The collection has significant geographical and cultural gaps. It has a strong bias toward Melanesia but no contributions that address African, Australian, Polynesian, or South American contexts. There is also no discussion of mission and anthropology among “Western” or European societies. Just as significant is the dominance of North American voices. As with all too much anthropology, it would have been a stronger collection had a greater diversity of authors been included. These gaps, however, should probably be considered inevitable or at the very least expected. More regrettable, in my view, is the reductionist interpretation of the category “missionary.” Plotnicov’s definition – “Christian religious organizations whose aim was to convert peoples to Christian beliefs and practices” – is the default conception throughout (xvii). Other types of “missionary” occasionally creep in (such as Wadley’s discussion of “development officers” in India; or the chapter by Philip Gibbs on the Melanesian Institute in Papua New Guinea) but the multiplicity of modes and forms of missionary work is given inadequate attention. The same critique is applicable in restricting the collection solely to Christian missionary activity to the exclusion of other religious groups.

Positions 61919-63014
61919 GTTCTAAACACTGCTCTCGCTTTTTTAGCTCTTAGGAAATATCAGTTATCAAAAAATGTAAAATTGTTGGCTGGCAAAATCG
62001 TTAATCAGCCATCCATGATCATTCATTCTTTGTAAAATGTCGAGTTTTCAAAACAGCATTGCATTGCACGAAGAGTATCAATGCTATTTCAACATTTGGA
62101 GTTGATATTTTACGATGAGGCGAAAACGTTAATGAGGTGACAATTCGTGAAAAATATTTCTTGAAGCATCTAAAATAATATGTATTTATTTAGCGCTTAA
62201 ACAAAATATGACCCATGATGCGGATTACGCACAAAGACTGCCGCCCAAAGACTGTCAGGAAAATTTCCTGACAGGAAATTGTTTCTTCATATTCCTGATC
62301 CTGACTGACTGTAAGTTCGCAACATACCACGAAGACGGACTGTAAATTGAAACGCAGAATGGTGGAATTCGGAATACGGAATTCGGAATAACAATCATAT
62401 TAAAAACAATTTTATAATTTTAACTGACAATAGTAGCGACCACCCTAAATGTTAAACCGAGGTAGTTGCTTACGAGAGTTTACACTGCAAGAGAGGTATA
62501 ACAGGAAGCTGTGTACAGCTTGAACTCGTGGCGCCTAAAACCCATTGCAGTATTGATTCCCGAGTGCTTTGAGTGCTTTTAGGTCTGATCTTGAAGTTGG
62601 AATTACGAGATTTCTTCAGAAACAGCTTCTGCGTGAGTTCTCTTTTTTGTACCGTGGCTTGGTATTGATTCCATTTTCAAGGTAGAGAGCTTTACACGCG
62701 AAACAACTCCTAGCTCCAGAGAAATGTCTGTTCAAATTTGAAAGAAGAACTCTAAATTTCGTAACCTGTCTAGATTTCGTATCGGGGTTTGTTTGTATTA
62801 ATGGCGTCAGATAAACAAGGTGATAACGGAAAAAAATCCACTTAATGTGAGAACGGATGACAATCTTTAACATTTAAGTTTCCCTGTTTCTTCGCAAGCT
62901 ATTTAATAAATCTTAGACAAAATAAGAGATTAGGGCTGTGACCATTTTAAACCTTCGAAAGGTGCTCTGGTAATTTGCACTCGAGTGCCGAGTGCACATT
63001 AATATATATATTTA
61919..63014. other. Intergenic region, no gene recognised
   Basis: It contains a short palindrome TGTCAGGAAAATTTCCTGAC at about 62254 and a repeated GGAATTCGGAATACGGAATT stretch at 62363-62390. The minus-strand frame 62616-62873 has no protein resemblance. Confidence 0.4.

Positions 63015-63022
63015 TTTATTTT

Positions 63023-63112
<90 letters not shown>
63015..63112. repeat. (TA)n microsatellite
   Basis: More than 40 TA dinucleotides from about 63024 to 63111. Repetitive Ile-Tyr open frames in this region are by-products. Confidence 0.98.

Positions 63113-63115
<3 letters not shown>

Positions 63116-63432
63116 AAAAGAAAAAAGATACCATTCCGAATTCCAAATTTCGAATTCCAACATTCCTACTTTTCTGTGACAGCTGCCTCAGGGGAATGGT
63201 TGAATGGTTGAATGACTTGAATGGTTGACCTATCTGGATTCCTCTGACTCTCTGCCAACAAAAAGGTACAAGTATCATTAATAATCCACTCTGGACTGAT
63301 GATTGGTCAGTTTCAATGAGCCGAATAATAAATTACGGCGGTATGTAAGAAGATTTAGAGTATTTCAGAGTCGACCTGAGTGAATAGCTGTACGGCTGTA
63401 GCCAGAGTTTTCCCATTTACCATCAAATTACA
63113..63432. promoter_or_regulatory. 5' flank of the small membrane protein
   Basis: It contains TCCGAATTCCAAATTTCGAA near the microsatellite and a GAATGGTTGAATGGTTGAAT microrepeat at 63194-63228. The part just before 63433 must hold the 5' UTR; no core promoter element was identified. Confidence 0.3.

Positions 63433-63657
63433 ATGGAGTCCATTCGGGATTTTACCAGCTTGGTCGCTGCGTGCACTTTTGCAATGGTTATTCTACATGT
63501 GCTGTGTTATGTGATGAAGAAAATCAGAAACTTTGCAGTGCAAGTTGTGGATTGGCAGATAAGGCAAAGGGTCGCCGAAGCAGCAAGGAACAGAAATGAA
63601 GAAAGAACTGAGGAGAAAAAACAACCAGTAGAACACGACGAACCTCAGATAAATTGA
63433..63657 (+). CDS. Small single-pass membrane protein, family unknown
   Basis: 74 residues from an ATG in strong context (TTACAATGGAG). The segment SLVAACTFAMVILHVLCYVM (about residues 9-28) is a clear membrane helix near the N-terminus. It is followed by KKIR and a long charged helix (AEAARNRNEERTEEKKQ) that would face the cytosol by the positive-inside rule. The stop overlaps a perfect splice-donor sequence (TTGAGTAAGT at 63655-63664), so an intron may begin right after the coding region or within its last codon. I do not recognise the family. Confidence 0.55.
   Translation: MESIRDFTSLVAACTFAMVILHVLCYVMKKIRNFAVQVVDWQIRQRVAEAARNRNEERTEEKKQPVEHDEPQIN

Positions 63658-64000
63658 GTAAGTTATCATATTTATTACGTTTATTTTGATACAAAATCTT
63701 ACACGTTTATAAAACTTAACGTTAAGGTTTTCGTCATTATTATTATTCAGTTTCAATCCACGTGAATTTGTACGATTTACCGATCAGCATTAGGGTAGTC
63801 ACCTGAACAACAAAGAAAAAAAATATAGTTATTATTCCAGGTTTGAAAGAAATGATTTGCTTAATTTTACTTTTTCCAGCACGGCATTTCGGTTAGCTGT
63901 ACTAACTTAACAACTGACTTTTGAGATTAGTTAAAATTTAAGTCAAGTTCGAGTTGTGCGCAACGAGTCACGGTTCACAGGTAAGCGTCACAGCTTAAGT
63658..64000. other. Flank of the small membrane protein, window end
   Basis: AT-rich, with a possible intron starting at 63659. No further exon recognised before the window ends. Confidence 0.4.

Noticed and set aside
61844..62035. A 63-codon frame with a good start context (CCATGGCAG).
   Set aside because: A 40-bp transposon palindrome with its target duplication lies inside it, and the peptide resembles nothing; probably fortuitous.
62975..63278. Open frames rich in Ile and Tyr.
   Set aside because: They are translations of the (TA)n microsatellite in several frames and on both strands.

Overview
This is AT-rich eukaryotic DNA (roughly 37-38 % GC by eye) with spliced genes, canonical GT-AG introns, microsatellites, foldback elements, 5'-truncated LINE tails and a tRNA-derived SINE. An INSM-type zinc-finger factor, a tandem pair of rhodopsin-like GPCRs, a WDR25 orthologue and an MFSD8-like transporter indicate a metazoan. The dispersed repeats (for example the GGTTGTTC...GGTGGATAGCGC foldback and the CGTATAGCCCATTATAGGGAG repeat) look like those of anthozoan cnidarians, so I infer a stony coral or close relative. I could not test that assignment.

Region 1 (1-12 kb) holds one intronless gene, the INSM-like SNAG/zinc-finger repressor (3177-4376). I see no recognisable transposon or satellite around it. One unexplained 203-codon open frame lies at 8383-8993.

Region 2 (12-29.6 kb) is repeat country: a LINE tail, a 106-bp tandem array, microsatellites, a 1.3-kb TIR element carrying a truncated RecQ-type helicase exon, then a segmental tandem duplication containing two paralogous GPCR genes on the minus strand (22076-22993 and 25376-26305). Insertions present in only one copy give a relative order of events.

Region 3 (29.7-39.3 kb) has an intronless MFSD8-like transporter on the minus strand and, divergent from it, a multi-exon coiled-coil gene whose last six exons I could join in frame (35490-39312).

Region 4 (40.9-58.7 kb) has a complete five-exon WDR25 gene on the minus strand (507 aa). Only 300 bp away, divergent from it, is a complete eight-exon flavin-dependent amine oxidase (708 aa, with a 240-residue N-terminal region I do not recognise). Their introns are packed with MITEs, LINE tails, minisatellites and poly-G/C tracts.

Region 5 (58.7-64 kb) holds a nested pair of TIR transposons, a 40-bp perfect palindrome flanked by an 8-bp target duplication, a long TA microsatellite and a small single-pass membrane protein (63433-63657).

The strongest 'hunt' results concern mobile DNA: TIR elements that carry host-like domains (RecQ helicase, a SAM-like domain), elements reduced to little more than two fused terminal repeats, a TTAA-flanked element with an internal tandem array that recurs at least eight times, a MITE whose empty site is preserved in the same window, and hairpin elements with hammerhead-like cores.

It is also unfortunate that of those missionaries who are discussed in the collection, the vast majority are white men. Possibly this says more about anthropological stereotypes than it does about missionaries themselves. Or perhaps it is rather a comment on the nature of anthropological knowledge itself. The collection intentionally seeks to recover/uncover the contributions that missionaries have made to anthropology. While often there is an honest attempt to grapple with their subjects as religious scholars, in assessing the value of missionary work, only material which was considered sufficiently “anthropological” tended to be salvaged. The recovered material fits invariably into pre-set classifications biased toward the academic, scientific, and secular. Those perspectives that are not adequately “rational” – including the indigenous, feminine, or overly religious – are incapable of being reconciled. Therefore the engagement with missionaries takes place on anthropological terms and within anthropological frames.
What this book misses out on is the juicy material that would facilitate deeper self-reflexivity within anthropology. As a whole, the most awkward questions are not raised or analyzed. Fenella Cannell’s masterly and incisive analysis of the anthropology of Christianity is a good example of where the collection could have gone.1 While Plotnicov’s introduction helps set valuable background and engages well with wider theory, it is too short and too suggestive to be regarded as the seminal text on the matter. This is yet to be written. However, Plotnicov succeeds in the vital task of making the subject appear compelling. The book makes a solid case for looking again at the relationship between missionaries and anthropologists that has been long ignored or derided. Certainly a collection of this nature is well overdue. Anthropologists and missiologists alike will find much material on which to build further debate. There are also chapters in Anthropology’s Debt to Missionaries that would serve as valuable material for undergraduate courses in connected fields. If, as I hope, this book stimulates a re-engagement with the issue, then it will have served an invaluable role.